Foreclosure externalities: New evidence
Kristopher Gerardi (),
Paul Willen and
Vincent Yao ()
Journal of Urban Economics, 2015, vol. 87, issue C, 42-56
Policy makers have used externalities to justify government intervention in the foreclosure process. Using a new dataset that covers 15 of the largest metropolitan statistical areas in the U.S. and a novel identification strategy, this paper provides new evidence on the size and source of these externalities. Our results show that a property in distress affects the value of neighboring properties from the time when the borrower becomes seriously delinquent on the mortgage until well after the bank sells the property to a new owner. Properties with seriously delinquent loans within 0.1miles are found to decrease transaction prices of non-distressed properties by approximately one percent on average. The spillovers are found to dissipate rapidly with distance and completely disappear one year after the bank sells the property to a new homeowner. Importantly, we find that the size of the externality is sensitive to the condition of foreclosed properties, as bank-owned properties in poor condition lower nearby transaction prices by 2.6% on average while those in good condition marginally raise prices. We argue that the measured price spillovers are physical externalities caused by a lack of property maintenance and not pecuniary externalities that reflect local supply or demand shocks.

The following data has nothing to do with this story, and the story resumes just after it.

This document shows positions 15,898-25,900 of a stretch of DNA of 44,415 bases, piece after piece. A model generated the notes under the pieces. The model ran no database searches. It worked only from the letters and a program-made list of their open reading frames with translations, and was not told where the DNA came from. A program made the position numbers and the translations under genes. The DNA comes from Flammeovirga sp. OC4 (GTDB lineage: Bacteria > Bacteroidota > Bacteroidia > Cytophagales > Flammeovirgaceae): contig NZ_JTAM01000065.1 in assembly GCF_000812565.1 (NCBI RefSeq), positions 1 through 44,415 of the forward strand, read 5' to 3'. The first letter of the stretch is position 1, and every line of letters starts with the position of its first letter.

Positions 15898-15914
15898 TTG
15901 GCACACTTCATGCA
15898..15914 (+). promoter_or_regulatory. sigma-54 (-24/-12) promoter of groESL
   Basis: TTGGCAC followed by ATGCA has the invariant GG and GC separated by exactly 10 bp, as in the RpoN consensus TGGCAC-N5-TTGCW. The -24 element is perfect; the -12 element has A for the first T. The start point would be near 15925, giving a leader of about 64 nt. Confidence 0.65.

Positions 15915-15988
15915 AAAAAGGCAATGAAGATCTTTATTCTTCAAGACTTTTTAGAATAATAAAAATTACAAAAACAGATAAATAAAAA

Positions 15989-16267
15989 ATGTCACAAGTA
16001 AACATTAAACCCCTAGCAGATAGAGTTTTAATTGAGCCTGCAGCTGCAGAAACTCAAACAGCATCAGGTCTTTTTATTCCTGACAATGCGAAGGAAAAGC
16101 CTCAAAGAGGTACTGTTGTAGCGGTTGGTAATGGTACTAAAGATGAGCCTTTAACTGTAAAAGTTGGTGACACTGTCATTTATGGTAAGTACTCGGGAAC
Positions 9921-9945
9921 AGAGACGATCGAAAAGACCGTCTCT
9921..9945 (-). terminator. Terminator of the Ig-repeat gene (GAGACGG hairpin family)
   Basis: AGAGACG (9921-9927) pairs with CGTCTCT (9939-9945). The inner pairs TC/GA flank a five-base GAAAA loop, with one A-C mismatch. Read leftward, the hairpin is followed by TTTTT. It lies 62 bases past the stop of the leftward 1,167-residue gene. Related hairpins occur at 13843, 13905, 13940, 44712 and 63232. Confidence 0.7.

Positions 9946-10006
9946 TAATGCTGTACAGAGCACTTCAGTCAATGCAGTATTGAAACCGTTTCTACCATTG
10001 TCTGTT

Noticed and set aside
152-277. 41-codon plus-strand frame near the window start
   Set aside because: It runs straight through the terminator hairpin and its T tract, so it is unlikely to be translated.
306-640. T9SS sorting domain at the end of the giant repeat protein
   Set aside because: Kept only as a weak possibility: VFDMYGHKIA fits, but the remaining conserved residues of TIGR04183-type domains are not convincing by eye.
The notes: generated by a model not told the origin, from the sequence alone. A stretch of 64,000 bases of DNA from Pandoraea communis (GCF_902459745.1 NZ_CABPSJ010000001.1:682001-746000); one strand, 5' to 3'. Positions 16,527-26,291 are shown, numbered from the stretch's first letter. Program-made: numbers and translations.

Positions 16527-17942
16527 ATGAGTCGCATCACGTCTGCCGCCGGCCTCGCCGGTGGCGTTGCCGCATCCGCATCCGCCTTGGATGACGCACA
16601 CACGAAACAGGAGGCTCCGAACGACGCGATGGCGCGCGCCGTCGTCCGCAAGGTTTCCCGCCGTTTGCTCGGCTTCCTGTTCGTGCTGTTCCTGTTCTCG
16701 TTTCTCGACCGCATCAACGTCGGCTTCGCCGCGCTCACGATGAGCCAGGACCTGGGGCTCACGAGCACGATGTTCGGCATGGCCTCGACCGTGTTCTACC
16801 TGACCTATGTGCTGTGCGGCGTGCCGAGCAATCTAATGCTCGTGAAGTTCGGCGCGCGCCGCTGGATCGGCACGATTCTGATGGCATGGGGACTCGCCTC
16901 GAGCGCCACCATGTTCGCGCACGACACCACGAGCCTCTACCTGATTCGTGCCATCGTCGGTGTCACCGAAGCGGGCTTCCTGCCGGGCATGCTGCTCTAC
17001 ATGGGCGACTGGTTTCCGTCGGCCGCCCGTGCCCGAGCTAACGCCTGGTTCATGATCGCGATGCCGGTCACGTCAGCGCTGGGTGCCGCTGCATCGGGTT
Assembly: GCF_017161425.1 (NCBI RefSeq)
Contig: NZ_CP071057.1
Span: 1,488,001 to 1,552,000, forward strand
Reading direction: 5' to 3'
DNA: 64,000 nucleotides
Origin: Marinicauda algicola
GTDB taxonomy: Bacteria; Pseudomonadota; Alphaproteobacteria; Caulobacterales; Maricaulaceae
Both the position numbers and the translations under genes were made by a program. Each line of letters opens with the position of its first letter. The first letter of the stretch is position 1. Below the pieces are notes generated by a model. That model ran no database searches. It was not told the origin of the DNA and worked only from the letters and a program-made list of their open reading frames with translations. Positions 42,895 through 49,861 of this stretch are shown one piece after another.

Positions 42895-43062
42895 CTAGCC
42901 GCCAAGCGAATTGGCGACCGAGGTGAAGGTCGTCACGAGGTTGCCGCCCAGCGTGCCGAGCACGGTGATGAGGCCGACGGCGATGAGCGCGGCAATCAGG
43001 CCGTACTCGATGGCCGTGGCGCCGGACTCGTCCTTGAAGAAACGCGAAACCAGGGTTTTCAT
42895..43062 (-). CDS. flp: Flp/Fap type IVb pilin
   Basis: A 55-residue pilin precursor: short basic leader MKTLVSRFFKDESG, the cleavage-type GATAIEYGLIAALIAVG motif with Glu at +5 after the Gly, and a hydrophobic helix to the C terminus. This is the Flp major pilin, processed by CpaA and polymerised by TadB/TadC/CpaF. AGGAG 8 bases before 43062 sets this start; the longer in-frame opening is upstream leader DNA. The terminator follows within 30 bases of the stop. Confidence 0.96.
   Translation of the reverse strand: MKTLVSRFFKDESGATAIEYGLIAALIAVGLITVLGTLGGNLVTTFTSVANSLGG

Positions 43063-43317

Keywords: Foreclosure; Mortgage; Externalities (search for similar items in EconPapers)
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Persistent link: https://EconPapers.repec.org/RePEc:eee:juecon:v:87:y:2015:i:c:p:42-56
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